Prosecutors to decide if Nashville anti-gay charter breaches Dutch law

Kees van der Staaij is leader of the SGP party. Photo: Peter Hilz/ HH

The prosecution service is examining whether the Nashville Statement on marriage and sexuality breaches the law after a recent Dutch translation was condemned by equality organisations.

The document, signed by around 250 hardline Protestant ministers, states that marriage is the ‘covenantal, sexual, procreative, lifelong union of one man and one woman’ and that ‘it it is sinful to approve of homosexual impurity or transgenderism.’

A spokesman for the public prosecution service said it was examining the statement to see if there was any basis for a criminal investigation. The service gave no indication how long the study might take.




Article 1 of the Dutch constitution states that ‘discrimination on the grounds of religion, belief, political opinion, race or sex or on any other grounds whatsoever shall not be permitted.’

One of the signatories to the Nashville Statement is MP Kees van der Staaij, leader of the testimonial party SGP which has three seats in parliament and draws most of its support from the Dutch bible belt. On Monday he said he supported ‘Biblical notions of marriage, family and sexuality’, but refused to elaborate further.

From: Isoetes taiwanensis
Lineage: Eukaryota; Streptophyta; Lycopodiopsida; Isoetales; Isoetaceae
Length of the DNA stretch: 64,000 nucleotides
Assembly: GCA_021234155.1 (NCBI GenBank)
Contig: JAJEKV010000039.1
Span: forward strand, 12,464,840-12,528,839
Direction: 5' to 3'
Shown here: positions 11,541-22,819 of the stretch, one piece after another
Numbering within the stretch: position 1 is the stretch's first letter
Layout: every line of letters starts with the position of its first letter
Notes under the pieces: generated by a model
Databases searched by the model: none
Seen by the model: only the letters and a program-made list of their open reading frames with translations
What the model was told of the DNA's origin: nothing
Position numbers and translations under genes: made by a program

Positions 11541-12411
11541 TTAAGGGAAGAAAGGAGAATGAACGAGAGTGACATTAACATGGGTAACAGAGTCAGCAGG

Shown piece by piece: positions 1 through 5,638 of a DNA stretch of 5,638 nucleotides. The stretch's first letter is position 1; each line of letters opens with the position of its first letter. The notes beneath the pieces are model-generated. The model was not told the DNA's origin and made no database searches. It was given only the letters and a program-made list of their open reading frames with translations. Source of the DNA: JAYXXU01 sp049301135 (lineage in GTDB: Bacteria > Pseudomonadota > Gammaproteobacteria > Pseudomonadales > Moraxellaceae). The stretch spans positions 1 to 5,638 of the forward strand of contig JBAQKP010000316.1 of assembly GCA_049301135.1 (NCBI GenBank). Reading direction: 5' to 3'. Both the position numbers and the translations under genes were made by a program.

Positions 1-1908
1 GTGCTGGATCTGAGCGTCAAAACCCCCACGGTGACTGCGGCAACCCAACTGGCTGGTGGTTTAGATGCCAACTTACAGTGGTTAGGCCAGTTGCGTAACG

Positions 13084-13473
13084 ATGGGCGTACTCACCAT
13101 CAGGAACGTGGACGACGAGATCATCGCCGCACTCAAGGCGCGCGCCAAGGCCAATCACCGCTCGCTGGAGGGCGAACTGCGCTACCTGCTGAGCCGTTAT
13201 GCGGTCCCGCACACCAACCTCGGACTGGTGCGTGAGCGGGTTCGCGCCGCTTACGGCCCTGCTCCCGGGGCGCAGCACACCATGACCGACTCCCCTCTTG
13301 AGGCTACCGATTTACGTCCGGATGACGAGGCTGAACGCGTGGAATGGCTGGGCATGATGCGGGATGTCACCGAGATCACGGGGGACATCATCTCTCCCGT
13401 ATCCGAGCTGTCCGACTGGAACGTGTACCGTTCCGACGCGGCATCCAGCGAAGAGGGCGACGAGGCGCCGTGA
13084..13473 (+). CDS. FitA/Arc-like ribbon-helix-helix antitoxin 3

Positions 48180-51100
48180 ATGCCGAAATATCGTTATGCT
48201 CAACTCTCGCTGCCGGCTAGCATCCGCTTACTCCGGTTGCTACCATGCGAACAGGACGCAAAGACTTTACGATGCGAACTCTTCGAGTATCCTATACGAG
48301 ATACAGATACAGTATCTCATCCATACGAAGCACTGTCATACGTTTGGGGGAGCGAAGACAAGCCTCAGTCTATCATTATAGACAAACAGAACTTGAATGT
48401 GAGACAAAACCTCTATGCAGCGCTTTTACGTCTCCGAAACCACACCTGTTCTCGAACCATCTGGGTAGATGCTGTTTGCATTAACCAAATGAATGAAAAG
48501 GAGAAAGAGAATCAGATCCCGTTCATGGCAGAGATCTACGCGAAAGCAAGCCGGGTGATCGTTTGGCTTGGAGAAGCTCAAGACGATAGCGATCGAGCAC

Opera singer Francis van Broekhuizen has filed a formal police complaint against Van der Staaij, the first step towards prosecution. Van Broekhuizen, who is a Pride Ambassador, told NPO Radio 4: ‘The whole pamphlet is a call to renew discrimination against LHBTI people. I feel really hurt and very sad.’

Emancipation minister Ingrid van Engelshoven described the emergence of a Dutch version of the Nashville Statement as a ‘step back in time’ and evidence that ’emancipation is still a long way off.’

‘Dangerous’

Around 200,000 people in the US have signed the English version of the statement since it went live in 2017.

Dutch gay and transgender rights campaign group COC has said the statement is putting ‘LHBTIs back in the closet’.

‘This statement gives the impression that gay feelings can be changed but dozens of research projects have show that homosexuality cannot be changed with treatment and therapies, and that such treatments are downright dangerous,’ the organisation said.

Last year, research by the government’s socio-cultural think-tank SCP said members of the Protestant churches are among the least likely in society to accept homosexuality, with 16% saying they are negative about the LHBT community.

The SGP believes the Netherlands should be governed ‘entirely on the basis of the ordinances of God as revealed in the Holy Scriptures’. The party won 2.1% of the vote in the 2017 general election.


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